The three ladies directly above are the summer interns working at Allen Centennial Gardens ( located on the UW-Madison campus. I'm not the best with names but we did enjoy their visit to the gardens today along with Ed Lyon, Director at Allen Centennial Gardens. Ed was the Executive Director at RBG for many years and we've kept in touch. The ladies are positioned amongst these giant elephant ears (Colocasia gigantea 'Thailand Giant'). We planted about 40 of these around the gardens and they are sizing up nicely with a height around 6' tall with 3'-4' wide leaves. We continue to water and fertilize them as we want to get them even taller. I've seen pictures of these well over 10' tall! We'll see. It was nice to see many visitors out in the garden and we again observed lots of interest in the edible garden. The summer poinsettias (Amaranthus tricolor), like 'Illumination' to the right, continue to elicit lots of comments in that garden space. To the left is the border that Don and Pearl take care of and it looks awesome with all the maroons and reds.

We had a small grounds staff today with Larry, Big John, Janice and myself. Larry ran irrigation all day, moved around sprinklers, watered containers and helped with other projects as well. Big John also accomplished lots of watering and did a nice job tidying up an area near the Smelly Garden that needed some attention. John also watered containers (with Larry) and did some odds and ends. Janice took care of yard watering (twice) and helped with the Grumpettes this morning. She had a meeting but also spent some significant time hand watering some of our dry spots out there. I had some meetings today, the tour with Ed and his interns and am getting plans set up for next week as I'll be travelling to MI for a conference. To the right is one of the 40 oak leaf garden art projects out in the gardens. This is the time to come see these beautiful art pieces in a colorful garden setting as we'll be auctioning these off on the afternoon of September 9th which is just around the corner. Below is another summer poinsettia (Amaranthus tricolor) called 'Early Splendor'. The next photo down is the beautiful bloom of the compact okra (Abelmoschus esculentus 'Lee'). You can appreciate the close relationship this plant has to the hibiscus and mallows. What a nice shade of yellow. At the bottom is one of my favorite plant combinations near the Smelly Garden with Tiger Eyes sumac (Rhus typhina 'Bailtiger') to the left, 'Viette's Little Suzy' compact black-eyed Susan (Rudbeckia fulgida var. speciosa), 'Summer Beauty' ornamental onion (Allium thunbergii) and 'Karl Foerster' feather reed grass (Calamagrostis x acutiflora). Note the obelisk in the back.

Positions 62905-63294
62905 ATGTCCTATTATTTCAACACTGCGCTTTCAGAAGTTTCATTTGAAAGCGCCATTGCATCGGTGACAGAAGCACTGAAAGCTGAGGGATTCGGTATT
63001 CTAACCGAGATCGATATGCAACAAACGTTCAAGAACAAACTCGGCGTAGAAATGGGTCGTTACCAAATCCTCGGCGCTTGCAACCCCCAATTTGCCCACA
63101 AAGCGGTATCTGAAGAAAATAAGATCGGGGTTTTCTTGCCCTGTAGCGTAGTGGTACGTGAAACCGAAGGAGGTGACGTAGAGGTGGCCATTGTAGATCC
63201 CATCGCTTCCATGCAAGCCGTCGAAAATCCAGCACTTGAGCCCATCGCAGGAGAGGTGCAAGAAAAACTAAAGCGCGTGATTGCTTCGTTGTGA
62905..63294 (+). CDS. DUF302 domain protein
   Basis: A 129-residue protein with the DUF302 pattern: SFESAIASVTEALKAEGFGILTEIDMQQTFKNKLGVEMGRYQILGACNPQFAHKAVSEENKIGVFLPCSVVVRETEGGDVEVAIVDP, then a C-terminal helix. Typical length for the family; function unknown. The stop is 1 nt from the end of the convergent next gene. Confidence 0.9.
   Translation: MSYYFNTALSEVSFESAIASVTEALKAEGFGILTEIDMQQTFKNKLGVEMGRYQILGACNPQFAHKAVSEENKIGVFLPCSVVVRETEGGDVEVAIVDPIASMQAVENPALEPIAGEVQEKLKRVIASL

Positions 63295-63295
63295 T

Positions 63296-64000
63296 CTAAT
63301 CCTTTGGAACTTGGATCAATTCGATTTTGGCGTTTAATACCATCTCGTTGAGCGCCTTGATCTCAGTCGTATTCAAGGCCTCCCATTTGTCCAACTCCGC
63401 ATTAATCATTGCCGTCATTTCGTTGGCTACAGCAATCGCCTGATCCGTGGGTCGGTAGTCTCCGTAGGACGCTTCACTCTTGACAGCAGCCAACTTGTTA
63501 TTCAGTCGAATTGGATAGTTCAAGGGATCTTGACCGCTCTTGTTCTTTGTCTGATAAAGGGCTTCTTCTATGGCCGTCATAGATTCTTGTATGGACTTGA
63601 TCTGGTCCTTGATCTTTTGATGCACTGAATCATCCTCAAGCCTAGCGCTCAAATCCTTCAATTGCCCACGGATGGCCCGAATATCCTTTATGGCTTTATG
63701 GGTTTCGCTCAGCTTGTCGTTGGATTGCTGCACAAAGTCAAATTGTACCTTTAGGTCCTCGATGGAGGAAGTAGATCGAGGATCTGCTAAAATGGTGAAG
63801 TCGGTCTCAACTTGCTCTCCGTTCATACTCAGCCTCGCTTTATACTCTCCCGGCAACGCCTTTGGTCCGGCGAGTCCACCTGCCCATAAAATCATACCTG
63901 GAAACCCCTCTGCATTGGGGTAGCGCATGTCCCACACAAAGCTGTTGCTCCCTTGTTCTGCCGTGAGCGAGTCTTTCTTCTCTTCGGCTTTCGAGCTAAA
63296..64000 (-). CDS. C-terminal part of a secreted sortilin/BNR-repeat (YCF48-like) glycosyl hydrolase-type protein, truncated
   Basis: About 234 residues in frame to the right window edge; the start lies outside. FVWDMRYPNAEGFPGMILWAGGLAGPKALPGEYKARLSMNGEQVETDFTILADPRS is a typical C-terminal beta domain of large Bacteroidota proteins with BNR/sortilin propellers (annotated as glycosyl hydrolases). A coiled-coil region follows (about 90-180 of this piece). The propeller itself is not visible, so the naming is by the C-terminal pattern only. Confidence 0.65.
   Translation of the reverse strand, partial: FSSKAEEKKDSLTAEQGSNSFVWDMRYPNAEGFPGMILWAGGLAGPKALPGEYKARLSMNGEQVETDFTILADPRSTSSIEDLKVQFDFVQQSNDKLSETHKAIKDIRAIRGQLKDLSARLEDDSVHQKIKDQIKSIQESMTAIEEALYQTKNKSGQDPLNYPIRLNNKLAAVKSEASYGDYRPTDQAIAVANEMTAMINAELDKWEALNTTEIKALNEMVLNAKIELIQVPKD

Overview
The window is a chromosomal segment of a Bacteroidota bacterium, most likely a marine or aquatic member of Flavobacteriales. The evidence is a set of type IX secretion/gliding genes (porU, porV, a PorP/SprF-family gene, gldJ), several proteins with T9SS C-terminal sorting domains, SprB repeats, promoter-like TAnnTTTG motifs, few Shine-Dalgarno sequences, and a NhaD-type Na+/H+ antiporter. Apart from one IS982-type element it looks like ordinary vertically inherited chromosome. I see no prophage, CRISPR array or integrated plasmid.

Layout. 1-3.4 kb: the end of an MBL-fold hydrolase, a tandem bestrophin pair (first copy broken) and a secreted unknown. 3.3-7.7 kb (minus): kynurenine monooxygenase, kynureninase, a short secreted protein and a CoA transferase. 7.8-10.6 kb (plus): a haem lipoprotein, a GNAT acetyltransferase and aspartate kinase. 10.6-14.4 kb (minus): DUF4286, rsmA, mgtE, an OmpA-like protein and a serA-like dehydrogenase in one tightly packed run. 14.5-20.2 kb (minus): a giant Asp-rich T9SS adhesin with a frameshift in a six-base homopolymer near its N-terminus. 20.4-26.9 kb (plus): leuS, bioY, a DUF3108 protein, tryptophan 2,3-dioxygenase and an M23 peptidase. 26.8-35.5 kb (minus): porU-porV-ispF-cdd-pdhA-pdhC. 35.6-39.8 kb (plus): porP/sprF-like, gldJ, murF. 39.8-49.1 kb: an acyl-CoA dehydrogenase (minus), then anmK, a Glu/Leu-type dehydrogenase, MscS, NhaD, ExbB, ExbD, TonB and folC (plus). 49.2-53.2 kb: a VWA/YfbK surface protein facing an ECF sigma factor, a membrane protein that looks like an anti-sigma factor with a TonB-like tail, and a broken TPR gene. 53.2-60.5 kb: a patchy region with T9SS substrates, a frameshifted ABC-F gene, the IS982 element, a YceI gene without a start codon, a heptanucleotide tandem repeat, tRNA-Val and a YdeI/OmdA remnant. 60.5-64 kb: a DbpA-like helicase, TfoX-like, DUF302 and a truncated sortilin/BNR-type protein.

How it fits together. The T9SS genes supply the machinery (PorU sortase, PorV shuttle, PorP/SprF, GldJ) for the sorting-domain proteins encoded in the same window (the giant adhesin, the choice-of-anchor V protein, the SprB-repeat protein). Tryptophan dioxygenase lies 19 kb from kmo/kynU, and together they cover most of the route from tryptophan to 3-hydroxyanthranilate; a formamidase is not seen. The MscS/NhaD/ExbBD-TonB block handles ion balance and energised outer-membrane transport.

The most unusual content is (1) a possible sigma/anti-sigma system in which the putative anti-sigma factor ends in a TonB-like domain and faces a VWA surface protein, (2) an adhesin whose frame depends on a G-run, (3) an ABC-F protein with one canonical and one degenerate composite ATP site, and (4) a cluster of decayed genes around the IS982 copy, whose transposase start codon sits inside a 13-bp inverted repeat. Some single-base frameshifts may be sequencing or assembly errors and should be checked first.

DeanW said...

Thanks for the great photos and plant blog. but i have a question on the allium. you're identifying it as Allium thunbergii 'Summer Beauty'. Is it possible that its really Allium tanguticum?

Mark Dwyer, Director of Horticulture, Rotary Botanical Gardens said...

Hi Dean,

My mistake! You are correct. It should be Allium tanguticum 'Summer Beauty'. My typing is sometimes not connected to my brain. Will correct that and thank you.